April 2, 2019 by
POSTED BY April 2, 2019

Hey everyone! My name is Hauke and after a magical hiking trip on the Cotswold Way, I was back on the trail in February 2019 – accompanied by my fellow hiker Luisa – to discover another stunning hiking gem of England: the South West Coast Path! Are you ready to read about our incredible adventure in Cornwall?

DAY 1 – Arrival in Padstow

The excitement was growing as we finished packing our bags for our 11-Day Moderate South West Coast Path hiking tour and we headed to Dublin Airport to catch our early flight to Cornwall. England, here we come!

One hour later, we could see the trail from the plane window, as we were making our way down to Cornwall Airport Newquay, located only a few kilometers away from the South West Coast Path. How convenient was that!

Time for us to collect our luggage and take a taxi (a bus was also available) to get to our first B&B in Padstow, only a 25-minute drive away from the airport!

 

DAY 2 – Padstow to Porthcothan Bay

After a good night’s sleep and a hearty breakfast, we were all fueled up for our first day of walking along the South West Coast Path. We walked out of Padstow following the mouth of the River Camel up to Stepper Point, where we got our first views and breath of fresh air of the Atlantic Ocean!

From there, we followed the crashing waves of the ocean and passed Trevose Head Lighthouse and so many beautiful hidden bays and coves that we lost count – including Trevone Bay and Rowan Cove – all the way to Porthcothan Bay.

Our first impressions after only one day of walking alongside the ocean were already far beyond our expectations (we knew it was beautiful but not THAT beautiful!) and we couldn’t wait for our second day of walking!

 

DAY 3 – Porthcothan Bay to Newquay

Shortly after leaving Porthcothan Bay in the morning, we passed the tiny, but no less beautiful, Trescore Islands. It set the scene for today’s walk, as shortly after, we took in views of the spectacular and magnificent Bedruthan Steps that were waiting for us a little further down the trail.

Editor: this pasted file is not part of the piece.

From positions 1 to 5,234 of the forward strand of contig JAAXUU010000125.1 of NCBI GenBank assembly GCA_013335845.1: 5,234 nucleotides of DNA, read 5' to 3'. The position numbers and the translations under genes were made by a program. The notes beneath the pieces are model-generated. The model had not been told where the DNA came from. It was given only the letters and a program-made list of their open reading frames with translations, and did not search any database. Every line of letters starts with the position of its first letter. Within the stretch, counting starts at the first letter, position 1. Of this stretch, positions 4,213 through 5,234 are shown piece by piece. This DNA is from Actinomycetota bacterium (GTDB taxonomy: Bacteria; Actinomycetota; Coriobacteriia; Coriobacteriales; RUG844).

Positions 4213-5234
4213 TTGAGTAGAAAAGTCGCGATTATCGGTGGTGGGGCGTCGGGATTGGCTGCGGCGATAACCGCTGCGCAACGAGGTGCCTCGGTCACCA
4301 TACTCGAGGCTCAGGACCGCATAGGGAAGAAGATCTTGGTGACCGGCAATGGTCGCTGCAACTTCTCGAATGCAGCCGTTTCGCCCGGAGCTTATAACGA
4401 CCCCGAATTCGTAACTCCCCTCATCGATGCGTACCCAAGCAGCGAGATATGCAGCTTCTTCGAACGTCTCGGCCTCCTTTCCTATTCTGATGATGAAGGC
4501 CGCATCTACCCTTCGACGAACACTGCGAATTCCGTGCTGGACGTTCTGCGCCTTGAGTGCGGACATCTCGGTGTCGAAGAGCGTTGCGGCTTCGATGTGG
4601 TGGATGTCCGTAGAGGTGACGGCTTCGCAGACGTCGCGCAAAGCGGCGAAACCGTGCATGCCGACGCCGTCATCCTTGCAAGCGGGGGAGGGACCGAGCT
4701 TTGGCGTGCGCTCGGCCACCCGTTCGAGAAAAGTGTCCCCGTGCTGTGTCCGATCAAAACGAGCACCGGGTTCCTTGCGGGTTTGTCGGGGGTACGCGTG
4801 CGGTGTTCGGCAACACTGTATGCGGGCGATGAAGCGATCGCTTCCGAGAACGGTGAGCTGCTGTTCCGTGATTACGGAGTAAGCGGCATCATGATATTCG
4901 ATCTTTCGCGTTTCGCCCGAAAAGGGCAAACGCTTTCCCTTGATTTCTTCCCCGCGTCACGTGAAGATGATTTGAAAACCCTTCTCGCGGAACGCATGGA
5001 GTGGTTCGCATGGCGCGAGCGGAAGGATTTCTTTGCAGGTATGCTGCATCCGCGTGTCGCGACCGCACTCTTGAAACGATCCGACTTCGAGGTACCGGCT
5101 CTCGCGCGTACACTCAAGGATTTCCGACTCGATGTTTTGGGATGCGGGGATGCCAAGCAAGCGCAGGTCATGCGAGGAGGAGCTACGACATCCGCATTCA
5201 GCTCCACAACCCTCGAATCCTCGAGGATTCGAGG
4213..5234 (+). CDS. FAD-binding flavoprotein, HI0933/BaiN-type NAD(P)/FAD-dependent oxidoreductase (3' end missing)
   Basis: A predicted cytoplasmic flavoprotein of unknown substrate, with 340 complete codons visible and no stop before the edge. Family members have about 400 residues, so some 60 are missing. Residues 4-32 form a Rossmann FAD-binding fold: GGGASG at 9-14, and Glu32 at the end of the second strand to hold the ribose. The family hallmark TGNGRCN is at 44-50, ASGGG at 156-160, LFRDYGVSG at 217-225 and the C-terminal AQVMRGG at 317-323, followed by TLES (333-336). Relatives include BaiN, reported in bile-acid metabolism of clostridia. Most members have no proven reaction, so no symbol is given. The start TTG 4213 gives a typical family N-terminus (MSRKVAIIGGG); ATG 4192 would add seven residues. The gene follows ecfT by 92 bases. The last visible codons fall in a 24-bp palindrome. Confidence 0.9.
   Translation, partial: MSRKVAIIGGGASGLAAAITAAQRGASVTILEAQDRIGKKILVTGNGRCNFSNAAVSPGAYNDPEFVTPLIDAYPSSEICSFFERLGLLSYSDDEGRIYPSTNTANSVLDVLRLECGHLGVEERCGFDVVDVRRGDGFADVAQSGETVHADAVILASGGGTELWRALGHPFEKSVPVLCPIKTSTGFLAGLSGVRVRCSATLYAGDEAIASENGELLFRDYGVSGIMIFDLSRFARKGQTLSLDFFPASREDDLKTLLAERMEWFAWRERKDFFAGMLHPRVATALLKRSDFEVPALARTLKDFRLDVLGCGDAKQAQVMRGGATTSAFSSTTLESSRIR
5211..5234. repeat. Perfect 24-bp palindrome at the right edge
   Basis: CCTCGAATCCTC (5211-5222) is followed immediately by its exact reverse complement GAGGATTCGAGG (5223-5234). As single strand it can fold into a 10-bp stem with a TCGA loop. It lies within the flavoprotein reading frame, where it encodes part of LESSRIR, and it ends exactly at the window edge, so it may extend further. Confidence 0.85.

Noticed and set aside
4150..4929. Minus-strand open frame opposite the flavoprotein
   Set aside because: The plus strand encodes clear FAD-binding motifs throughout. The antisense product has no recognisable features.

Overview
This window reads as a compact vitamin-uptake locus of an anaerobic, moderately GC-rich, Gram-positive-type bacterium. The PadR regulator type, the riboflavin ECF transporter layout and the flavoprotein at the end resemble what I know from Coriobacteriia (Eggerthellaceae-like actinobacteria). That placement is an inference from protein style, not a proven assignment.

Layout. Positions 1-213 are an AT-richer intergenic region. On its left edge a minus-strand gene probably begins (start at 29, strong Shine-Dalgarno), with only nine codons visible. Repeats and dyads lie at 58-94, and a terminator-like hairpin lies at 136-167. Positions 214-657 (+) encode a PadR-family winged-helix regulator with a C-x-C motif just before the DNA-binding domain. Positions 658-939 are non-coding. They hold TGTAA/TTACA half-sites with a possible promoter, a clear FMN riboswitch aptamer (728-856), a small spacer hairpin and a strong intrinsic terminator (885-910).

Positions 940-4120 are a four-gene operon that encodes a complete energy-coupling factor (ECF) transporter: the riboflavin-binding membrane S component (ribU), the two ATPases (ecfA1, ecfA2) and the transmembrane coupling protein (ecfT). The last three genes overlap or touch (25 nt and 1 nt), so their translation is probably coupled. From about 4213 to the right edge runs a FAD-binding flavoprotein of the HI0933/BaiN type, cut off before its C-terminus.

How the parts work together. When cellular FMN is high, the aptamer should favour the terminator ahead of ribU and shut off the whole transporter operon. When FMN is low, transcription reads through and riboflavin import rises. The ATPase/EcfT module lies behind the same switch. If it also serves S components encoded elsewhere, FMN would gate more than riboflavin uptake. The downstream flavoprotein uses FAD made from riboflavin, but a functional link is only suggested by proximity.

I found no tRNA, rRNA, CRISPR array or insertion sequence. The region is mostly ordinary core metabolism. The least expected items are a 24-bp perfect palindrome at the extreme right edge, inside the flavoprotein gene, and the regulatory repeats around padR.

And to make this hike even more memorable, we decided to treat ourselves with a lovely lunch break at the award-winning restaurant Jamie Oliver’s Fifteen Cornwall in Watergate. Facing the ocean and enjoying some delicious local seafood: can it get any better than that? 🙂

On a full stomach, we hit the trail again and made our way to Trevelgue Head, a beautiful headland and the site of an old Iron Age promontory fort. Our daily walk ended in Newquay, the surfing capital of the UK, where we enjoyed a nice ice cream before arriving at our lovely B&B where our luggage was waiting for us. “Relax, we‘ll care of the rest” as they say on Hillwalk Tours website 🙂

 

DAY 4 – Newquay to Perranporth

The next morning, we crossed the River Gannel at low tide on a wooden boardwalk and headed to the magnificent grassy sand dunes of Holywell Bay.

Walking on sand dunes is never an easy thing to do but the view over Gull Rocks was definitely worth the extra effort. We’ll let you judge for yourself:

Holywell Bay

Holywell Bay

The wind started to pick up when we were walking between Holywell and Perranporth:

Further on, we met some wild ponies along the trail before ending the day with a pleasant stroll on the long sandy Perran Beach.

 

DAY 5 – Perranporth to Portreath

Time flew by so fast as we were already about to embark on our 5th of 10 days of hiking. We started the day by walking along Perranporth Beach and the giant and intriguing Perranzabuloe Millennium Sundial overlooking the sandy beach certainly caught our attention.

Further on the trail, we enjoyed a stunning cliff walk before entering the rich mining history area of St. Agnes Heritage Coast, including the famous and picturesque Wheal Coates, a former tin mine.